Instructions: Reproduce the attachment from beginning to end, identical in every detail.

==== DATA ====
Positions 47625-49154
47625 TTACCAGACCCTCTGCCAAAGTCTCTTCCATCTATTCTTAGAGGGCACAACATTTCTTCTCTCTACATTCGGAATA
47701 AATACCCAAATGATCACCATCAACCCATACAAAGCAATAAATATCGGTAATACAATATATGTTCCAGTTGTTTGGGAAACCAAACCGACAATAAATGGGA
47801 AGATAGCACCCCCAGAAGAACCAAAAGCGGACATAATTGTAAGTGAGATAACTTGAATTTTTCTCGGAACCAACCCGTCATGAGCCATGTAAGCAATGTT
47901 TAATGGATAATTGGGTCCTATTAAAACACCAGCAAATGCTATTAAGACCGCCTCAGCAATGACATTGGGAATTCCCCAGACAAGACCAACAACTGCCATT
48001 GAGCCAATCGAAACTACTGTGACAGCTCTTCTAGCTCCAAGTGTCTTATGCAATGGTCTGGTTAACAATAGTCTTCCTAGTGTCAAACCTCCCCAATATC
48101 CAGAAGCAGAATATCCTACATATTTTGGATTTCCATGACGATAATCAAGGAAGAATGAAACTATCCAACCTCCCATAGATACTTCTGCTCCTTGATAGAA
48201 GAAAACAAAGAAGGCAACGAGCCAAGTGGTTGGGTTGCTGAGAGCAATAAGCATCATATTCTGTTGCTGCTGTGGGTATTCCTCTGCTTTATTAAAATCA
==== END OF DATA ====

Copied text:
Positions 47625-49154
47625 TTACCAGACCCTCTGCCAAAGTCTCTTCCATCTATTCTTAGAGGGCACAACATTTCTTCTCTCTACATTCGGAATA
47701 AATACCCAAATGATCACCATCAACCCATACAAAGCAATAAATATCGGTAATACAATATATGTTCCAGTTGTTTGGGAAACCAAACCGACAATAAATGGGA
47801 AGATAGCACCCCCAGAAGAACCAAAAGCGGACATAATTGTAAGTGAGATAACTTGAATTTTTCTCGGAACCAACCCGTCATGAGCCATGTAAGCAATGTT
47901 TAATGGATAATTGGGTCCTATTAAAACACCAGCAAATGCTATTAAGACCGCCTCAGCAATGACATTGGGAATTCCCCAGACAAGACCAACAACTGCCATT
48001 GAGCCAATCGAAACTACTGTGACAGCTCTTCTAGCTCCAAGTGTCTTATGCAATGGTCTGGTTAACAATAGTCTTCCTAGTGTCAAACCTCCCCAATATC
48101 CAGAAGCAGAATATCCTACATATTTTGGATTTCCATGACGATAATCAAGGAAGAATGAAACTATCCAACCTCCCATAGATACTTCTGCTCCTTGATAGAA
48201 GAAAACAAAGAAGGCAACGAGCCAAGTGGTTGGGTTGCTGAGAGCAATAAGCATCATATTCTGTTGCTGCTGTGGGTATTCCTCTGCTTTATTAAAATCA